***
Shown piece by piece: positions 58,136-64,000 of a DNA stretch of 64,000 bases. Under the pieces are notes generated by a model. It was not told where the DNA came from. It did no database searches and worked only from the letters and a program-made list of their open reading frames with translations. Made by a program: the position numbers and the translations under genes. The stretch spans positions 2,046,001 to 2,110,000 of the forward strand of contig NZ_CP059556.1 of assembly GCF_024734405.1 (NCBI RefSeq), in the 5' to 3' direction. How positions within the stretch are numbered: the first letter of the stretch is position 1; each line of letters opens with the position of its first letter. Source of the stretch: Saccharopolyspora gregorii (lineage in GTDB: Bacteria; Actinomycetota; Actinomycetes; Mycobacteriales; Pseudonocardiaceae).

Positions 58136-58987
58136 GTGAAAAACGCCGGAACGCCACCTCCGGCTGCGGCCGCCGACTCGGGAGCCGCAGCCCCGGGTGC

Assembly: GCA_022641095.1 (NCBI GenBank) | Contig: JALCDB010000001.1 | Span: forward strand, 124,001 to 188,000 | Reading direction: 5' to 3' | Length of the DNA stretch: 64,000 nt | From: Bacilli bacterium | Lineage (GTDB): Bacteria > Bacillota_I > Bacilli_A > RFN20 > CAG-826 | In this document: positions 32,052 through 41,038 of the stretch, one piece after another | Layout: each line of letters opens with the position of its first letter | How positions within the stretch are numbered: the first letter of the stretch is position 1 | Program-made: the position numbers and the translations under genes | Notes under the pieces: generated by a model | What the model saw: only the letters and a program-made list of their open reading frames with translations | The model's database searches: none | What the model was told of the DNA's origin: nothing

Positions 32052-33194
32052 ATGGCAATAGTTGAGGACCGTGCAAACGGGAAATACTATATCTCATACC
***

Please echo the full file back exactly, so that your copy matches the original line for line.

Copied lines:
Shown piece by piece: positions 58,136-64,000 of a DNA stretch of 64,000 bases. Under the pieces are notes generated by a model. It was not told where the DNA came from. It did no database searches and worked only from the letters and a program-made list of their open reading frames with translations. Made by a program: the position numbers and the translations under genes. The stretch spans positions 2,046,001 to 2,110,000 of the forward strand of contig NZ_CP059556.1 of assembly GCF_024734405.1 (NCBI RefSeq), in the 5' to 3' direction. How positions within the stretch are numbered: the first letter of the stretch is position 1; each line of letters opens with the position of its first letter. Source of the stretch: Saccharopolyspora gregorii (lineage in GTDB: Bacteria; Actinomycetota; Actinomycetes; Mycobacteriales; Pseudonocardiaceae).

Positions 58136-58987
58136 GTGAAAAACGCCGGAACGCCACCTCCGGCTGCGGCCGCCGACTCGGGAGCCGCAGCCCCGGGTGC

Assembly: GCA_022641095.1 (NCBI GenBank) | Contig: JALCDB010000001.1 | Span: forward strand, 124,001 to 188,000 | Reading direction: 5' to 3' | Length of the DNA stretch: 64,000 nt | From: Bacilli bacterium | Lineage (GTDB): Bacteria > Bacillota_I > Bacilli_A > RFN20 > CAG-826 | In this document: positions 32,052 through 41,038 of the stretch, one piece after another | Layout: each line of letters opens with the position of its first letter | How positions within the stretch are numbered: the first letter of the stretch is position 1 | Program-made: the position numbers and the translations under genes | Notes under the pieces: generated by a model | What the model saw: only the letters and a program-made list of their open reading frames with translations | The model's database searches: none | What the model was told of the DNA's origin: nothing

Positions 32052-33194
32052 ATGGCAATAGTTGAGGACCGTGCAAACGGGAAATACTATATCTCATACC